The annual African Union (AU) summit opened in the Ethiopian capital Addis Ababa on Saturday, with a call by the Palestinian prime minister to withdraw the accreditation granted in July to Israel, sparking heated debate among 55 member states of the organization.
A “undeserved reward”
This controversial decision by the chairman of the AU Commission, Moussa Faki Mahamatmust be the subject of discussions on Sunday afternoon, at the end of this summit with a busy agenda, marked in particular by the coups d’etat which shook the continent and the Covid-19 pandemic.
But the controversy on this highly sensitive subject did not wait until the last half-day of the summit.
In a speech from the podium before dozens of African heads of state and government gathered at the AU headquarters, Palestinian Prime Minister Mohammed Shtayyeh on Saturday called for the withdrawal of the accreditation granted to Israel, which is a “undeserved reward” for the abuses committed, according to him, by the Jewish state against the Palestinians.
“The peoples of the African continent know all too well the devastation and dehumanization that characterizes colonialism and related systems of institutionalized racial discrimination”launched the leader of the Palestinian Authority, accredited as an observer to the AU since 2013.
“Israel should never be rewarded for its violations and for the apartheid regime it imposes on the Palestinian people”added Mohammed Shtayyeh, using a phrase from an Amnesty International report published this week.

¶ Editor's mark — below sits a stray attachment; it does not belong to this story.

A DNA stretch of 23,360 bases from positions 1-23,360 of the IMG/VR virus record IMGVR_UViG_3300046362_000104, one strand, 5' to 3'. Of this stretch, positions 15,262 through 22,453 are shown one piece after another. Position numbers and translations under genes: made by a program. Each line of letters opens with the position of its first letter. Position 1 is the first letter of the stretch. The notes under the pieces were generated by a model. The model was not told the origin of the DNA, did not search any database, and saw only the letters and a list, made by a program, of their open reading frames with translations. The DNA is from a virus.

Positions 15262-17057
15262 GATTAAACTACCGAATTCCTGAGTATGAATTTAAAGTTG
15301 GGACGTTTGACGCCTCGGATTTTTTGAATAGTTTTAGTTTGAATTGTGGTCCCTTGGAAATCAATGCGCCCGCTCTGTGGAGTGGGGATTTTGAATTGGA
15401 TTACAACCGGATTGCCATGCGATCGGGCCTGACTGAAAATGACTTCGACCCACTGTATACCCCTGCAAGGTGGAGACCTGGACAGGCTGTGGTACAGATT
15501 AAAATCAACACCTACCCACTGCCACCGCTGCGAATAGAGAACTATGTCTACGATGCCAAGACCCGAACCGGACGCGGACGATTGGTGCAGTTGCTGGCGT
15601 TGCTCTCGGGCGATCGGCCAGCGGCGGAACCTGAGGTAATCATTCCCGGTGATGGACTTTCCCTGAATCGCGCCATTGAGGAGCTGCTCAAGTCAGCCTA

Commitment “immutable” of the AU in the “quest for independence” Palestinians
The decision in July by the chairperson of the AU Commission, Moussa Faki Mahamatto accredit Israel has sparked strong protests among several powerful member states, including theSouth Africa and theAlgeriawho recalled that it went against the statements of the organization supporting the Palestinian Territories.
If the decision were to come to a vote on Sunday, many analysts believe it would mark an unprecedented split in the history of the African Union, which celebrates its 20th anniversary this year.
Shortly before, in his opening speech for the summit, Moussa Faki had defended his choice and called for “a calm debate” on the subject.
He assured that the commitment of the AU in the “quest for independence” of the Palestinians was “unchanging and can only continue to grow stronger”. But the accreditation of Israel can constitute, according to him, “an instrument in the service of peace”.